Environmental DNA sampling is nothing new. Rather than having to spot or catch an animal, instead the DNA from the traces they leave can be sampled, giving clues about their genetic diversity, their lineage (e.g. via mitochondrial DNA) and the population’s health. What caught University of Florida (UoF) researchers by surprise while they were using environmental DNA sampling to study endangered sea turtles, was just how much human DNA they found in their samples. This led them to perform a study on the human DNA they sampled in this way, with intriguing implications.
Ever since genetic sequencing became possible there have been many breakthroughs that have made it more precise, cheaper and more versatile. The argument by these UoF researchers in their paper in Nature Ecology & Evolution is that although there is a lot of potential in sampling human environmental DNA (eDNA) to study populations much like is done today already with wastewater sampling, only more universally. This could have great benefits in studying human populations much how we monitor other animal species already using their eDNA and similar materials that are discarded every day as a part of normal biological function.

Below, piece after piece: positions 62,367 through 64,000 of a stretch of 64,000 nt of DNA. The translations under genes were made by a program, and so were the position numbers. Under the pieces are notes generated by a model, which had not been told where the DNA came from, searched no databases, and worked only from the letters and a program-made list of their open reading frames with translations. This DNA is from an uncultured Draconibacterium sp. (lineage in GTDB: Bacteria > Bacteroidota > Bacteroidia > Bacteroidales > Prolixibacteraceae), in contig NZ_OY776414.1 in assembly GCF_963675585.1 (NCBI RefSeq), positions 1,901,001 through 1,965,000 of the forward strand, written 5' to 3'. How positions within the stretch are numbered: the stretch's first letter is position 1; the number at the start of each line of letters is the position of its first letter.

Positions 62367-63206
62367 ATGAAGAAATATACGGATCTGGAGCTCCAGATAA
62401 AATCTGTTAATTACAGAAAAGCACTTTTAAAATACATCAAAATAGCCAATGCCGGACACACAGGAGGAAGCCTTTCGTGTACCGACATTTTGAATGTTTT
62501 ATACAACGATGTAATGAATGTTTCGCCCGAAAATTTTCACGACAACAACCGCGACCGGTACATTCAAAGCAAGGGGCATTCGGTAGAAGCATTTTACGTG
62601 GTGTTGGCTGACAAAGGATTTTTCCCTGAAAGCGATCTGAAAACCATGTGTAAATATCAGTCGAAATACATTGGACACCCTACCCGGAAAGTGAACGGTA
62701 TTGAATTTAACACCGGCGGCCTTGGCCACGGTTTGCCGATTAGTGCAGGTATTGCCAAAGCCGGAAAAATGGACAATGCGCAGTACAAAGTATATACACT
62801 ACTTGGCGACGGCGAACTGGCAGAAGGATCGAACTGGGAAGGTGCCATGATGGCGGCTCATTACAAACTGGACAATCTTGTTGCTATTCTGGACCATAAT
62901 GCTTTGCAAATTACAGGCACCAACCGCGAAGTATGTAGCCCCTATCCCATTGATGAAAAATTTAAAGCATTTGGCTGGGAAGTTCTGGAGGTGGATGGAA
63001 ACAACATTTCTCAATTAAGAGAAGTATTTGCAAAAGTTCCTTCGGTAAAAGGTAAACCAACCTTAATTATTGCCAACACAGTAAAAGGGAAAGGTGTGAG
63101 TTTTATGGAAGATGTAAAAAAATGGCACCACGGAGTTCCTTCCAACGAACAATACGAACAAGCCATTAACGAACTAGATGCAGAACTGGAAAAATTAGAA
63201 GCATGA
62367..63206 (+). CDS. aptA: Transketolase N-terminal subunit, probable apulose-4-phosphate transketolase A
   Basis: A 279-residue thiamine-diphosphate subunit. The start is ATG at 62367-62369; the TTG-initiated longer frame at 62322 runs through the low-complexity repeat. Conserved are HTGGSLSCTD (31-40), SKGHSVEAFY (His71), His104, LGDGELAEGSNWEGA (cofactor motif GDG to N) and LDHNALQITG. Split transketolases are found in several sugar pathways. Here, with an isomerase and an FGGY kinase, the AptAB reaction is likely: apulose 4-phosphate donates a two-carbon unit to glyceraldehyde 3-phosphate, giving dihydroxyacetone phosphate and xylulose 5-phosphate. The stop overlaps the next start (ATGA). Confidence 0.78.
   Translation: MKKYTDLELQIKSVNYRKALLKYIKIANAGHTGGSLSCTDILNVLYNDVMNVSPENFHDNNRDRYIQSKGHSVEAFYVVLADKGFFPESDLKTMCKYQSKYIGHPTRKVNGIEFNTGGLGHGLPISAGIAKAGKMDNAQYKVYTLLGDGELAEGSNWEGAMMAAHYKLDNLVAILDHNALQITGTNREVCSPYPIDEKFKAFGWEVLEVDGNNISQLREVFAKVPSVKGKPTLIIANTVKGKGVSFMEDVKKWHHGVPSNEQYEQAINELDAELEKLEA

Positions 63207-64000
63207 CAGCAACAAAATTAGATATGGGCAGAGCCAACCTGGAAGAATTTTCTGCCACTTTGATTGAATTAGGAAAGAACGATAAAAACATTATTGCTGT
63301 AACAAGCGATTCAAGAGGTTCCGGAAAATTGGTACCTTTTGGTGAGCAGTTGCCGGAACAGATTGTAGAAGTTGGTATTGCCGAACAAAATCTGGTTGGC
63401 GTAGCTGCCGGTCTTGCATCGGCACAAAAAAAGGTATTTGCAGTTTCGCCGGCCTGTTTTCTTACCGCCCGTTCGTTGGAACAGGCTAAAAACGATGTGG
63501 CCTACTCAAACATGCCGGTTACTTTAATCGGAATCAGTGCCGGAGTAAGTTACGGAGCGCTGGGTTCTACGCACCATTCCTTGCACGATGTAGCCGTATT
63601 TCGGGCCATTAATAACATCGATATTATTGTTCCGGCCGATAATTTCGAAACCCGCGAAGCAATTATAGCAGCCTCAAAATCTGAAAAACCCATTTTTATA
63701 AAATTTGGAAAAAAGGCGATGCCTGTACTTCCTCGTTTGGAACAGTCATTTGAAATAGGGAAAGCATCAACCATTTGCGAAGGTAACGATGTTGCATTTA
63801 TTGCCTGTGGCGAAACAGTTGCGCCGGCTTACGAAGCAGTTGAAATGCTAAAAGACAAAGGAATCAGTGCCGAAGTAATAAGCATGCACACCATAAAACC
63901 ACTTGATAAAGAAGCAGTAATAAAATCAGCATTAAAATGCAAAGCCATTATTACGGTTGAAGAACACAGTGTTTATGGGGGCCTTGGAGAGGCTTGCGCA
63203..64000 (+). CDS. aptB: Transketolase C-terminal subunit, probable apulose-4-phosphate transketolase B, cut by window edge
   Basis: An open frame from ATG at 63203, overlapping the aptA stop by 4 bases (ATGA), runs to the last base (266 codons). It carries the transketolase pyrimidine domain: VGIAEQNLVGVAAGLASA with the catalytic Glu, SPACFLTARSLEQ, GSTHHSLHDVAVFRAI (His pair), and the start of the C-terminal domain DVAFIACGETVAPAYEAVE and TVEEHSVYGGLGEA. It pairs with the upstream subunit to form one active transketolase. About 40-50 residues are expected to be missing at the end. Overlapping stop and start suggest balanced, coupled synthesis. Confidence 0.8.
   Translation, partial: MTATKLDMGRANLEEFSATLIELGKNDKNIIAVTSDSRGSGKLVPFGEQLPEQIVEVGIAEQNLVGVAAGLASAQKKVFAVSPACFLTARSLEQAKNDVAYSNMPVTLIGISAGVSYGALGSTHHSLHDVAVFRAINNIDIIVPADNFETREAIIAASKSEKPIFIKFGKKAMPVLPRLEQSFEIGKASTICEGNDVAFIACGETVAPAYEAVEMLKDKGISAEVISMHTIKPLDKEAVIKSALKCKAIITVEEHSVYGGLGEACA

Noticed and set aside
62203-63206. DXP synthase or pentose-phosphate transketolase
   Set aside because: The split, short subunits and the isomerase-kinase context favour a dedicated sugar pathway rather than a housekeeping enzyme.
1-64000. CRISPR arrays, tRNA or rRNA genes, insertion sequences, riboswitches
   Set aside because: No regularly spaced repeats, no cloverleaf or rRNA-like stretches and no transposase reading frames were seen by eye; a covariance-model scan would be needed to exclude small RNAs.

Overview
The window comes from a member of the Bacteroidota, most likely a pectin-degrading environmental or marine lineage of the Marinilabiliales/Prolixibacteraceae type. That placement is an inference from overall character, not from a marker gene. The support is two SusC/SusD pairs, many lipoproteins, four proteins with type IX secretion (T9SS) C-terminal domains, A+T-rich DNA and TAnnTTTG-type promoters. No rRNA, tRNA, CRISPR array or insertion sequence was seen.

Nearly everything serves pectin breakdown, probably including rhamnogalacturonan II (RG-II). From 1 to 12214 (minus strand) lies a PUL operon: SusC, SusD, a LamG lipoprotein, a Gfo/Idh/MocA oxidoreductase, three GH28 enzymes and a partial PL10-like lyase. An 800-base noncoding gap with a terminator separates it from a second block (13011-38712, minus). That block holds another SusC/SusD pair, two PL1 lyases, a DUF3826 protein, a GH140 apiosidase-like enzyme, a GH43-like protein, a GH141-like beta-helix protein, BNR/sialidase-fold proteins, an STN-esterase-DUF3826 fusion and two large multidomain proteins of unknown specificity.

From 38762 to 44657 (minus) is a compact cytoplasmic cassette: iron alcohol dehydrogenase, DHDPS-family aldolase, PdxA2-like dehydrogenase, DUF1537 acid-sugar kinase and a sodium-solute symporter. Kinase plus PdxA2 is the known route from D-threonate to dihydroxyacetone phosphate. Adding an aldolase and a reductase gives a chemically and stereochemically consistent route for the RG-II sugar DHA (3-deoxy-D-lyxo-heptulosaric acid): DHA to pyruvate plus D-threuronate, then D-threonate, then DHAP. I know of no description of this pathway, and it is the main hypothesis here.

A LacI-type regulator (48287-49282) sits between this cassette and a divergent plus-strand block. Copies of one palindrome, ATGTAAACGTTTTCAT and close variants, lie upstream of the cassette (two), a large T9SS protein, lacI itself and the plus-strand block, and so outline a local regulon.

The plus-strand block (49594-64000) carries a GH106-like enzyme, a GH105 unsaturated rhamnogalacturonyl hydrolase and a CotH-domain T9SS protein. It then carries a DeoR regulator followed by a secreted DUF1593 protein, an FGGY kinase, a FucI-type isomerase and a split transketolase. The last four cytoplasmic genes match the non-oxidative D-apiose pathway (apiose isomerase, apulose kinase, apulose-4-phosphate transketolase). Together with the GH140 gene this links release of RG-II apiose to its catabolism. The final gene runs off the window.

The researchers were able to detect various genetic issues in the human eDNA they collected, demonstrating the viability of using it as a population health monitoring tool. The less exciting fallout of their findings was just how hard it is to prevent contamination of samples with human DNA, which could possibly affect studies. Meanwhile the big DNA elephant in the room is that of individual level tracking, which is something that’s incredibly exciting to researchers who are monitoring wild animal populations. Unlike those animals, however, homo sapiens are unique in that they’d object to such individual-level eDNA-based monitoring.
What the full implications of such new tools will be is hard to say, but they’re just one of the inevitable results as our genetic sequencing methods improve and humans keep shedding their DNA everywhere.